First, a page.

Escaping the Terrorist Label
Given these realities, Sinn Fein presents an interesting case for the question of if former terrorist or insurgent groups can successfully transition away from the stain of past violence in a political process. While Sinn Fein attempts to reposition itself along the lines of leftist politics rather than sectarian identity, the memory of the IRA has remained strong enough to prevent the party from being fully normalized. Fair or not, the terrorist label remains, 25 years after the conflict officially ended.
In his 2004 paper “Terror, Terrorism, Terrorists”, Charles Tilly states that the “terrorist” label becomes defining for any group that commits acts of terror or terrorism, to the point that a group’s non-terrorism activities and goals become submerged by its acts of violence intended to cause terror. Once identified as “terrorists,” political compromise becomes untenable with organizations linked to acts of terrorism, even after such groups have abandoned violence. For Sinn Fein, while “The Armalite and the Ballot Box” strategy may have permitted electoral success, the strong memory of the Armalite – a weapon used for decades as the IRA’s preferred tool for assassinations – has for now closed the door to achieving political power. The terrorist label persists, years after the men and women who committed acts of terror have been replaced by a generation that hardly remembers the conflict. This reality extends beyond Northern Ireland, from the political toxicity of forming coalitions with Spain’s Basque and Catalan Nationalist parties to the ethically and politically fraught prospect of forming a Taliban power-sharing agreement in Afghanistan.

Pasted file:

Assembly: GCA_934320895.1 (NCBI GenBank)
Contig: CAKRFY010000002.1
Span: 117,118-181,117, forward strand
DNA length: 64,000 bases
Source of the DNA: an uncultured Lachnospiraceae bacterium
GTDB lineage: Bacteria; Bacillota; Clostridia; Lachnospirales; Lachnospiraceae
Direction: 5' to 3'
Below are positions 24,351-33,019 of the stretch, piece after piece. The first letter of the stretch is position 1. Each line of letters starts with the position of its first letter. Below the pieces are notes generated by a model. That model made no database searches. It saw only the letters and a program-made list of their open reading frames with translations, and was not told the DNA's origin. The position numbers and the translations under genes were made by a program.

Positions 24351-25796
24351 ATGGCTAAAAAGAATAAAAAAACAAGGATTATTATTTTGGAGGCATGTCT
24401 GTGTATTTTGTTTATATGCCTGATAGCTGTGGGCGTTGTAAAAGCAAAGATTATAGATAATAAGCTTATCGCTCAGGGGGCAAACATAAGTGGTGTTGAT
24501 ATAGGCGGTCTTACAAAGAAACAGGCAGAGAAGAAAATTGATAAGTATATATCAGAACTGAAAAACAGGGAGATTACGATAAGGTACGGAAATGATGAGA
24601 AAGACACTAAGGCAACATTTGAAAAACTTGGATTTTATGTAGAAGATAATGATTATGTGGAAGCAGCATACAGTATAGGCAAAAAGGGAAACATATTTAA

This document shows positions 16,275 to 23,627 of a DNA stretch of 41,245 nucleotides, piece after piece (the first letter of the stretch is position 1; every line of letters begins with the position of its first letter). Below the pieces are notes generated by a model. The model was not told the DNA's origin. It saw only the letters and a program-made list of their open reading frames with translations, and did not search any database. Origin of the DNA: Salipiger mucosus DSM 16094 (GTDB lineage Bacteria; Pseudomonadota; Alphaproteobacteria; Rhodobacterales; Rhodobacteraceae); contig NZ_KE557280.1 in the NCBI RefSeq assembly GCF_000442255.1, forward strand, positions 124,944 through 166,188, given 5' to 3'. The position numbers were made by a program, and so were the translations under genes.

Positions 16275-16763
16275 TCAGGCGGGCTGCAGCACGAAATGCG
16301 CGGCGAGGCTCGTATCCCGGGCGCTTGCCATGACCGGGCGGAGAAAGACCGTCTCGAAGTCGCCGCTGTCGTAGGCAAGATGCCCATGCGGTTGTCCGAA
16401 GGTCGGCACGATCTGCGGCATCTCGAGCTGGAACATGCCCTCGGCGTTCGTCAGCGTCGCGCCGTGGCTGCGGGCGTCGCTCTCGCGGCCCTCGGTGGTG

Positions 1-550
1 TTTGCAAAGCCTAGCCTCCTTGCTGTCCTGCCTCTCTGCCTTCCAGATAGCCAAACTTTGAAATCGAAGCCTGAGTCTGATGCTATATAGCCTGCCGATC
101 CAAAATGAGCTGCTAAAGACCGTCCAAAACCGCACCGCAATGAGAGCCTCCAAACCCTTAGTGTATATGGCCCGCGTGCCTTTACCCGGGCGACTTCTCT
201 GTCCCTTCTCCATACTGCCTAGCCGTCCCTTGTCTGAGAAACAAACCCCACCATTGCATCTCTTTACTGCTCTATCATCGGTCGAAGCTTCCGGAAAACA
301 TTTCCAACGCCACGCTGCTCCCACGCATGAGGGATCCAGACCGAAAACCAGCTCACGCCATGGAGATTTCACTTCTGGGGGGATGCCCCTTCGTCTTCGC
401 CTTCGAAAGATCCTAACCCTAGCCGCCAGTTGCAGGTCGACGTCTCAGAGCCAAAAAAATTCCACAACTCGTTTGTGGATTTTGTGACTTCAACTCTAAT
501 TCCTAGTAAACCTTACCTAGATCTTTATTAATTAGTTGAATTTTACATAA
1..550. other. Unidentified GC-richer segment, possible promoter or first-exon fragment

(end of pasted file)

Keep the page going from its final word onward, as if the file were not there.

Yet keeping formerly terrorist-linked parties out of government poses its own risks. In Northern Ireland, the dissident Real IRA has been linked to the nationalist political party Saoradh, which has capitalized on some nationalists’ discontent with the speed of the political path towards Irish Unification and has been connected to recent shootings and deaths, including of Northern Irish journalist Lyra McKee. Even as Sinn Fein is rejected in the Dáil Éireann for past violence, still more extreme organizations wait on the sidelines, prepared to return to violence to achieve their aims.
It is of course up to the people of the island of Ireland to determine whether Sinn Fein can be separated from the terrorist label and be allowed to move past its historic support of violence. For now, the elections in both the North and South have shown that the debate over Sinn Fein’s legitimacy and normalization has not subsided, even as more and more Irish voters seem prepared to offer the political party a second look. The question of whether Sinn Fein can fully escape the legacy of the IRA remains to be decided – a decision that likely won’t be settled for many years to come.
Photo Credit: Devin Windelspecht